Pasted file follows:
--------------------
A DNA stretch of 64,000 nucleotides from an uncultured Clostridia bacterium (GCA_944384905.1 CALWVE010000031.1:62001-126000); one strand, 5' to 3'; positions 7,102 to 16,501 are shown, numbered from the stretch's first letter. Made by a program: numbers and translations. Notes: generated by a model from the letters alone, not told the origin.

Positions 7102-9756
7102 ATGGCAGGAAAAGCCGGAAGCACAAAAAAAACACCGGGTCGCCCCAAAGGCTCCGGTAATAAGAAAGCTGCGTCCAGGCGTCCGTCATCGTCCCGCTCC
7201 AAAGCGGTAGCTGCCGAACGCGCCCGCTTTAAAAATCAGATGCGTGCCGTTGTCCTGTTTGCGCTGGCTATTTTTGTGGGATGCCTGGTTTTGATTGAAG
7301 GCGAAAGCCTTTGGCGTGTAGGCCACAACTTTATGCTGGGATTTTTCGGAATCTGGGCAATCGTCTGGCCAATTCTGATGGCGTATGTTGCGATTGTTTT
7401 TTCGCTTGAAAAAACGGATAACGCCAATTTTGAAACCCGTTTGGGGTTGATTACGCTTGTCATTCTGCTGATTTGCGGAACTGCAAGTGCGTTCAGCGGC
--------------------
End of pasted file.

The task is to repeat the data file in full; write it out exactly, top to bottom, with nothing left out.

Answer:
A DNA stretch of 64,000 nucleotides from an uncultured Clostridia bacterium (GCA_944384905.1 CALWVE010000031.1:62001-126000); one strand, 5' to 3'; positions 7,102 to 16,501 are shown, numbered from the stretch's first letter. Made by a program: numbers and translations. Notes: generated by a model from the letters alone, not told the origin.

Positions 7102-9756
7102 ATGGCAGGAAAAGCCGGAAGCACAAAAAAAACACCGGGTCGCCCCAAAGGCTCCGGTAATAAGAAAGCTGCGTCCAGGCGTCCGTCATCGTCCCGCTCC
7201 AAAGCGGTAGCTGCCGAACGCGCCCGCTTTAAAAATCAGATGCGTGCCGTTGTCCTGTTTGCGCTGGCTATTTTTGTGGGATGCCTGGTTTTGATTGAAG
7301 GCGAAAGCCTTTGGCGTGTAGGCCACAACTTTATGCTGGGATTTTTCGGAATCTGGGCAATCGTCTGGCCAATTCTGATGGCGTATGTTGCGATTGTTTT
7401 TTCGCTTGAAAAAACGGATAACGCCAATTTTGAAACCCGTTTGGGGTTGATTACGCTTGTCATTCTGCTGATTTGCGGAACTGCAAGTGCGTTCAGCGGC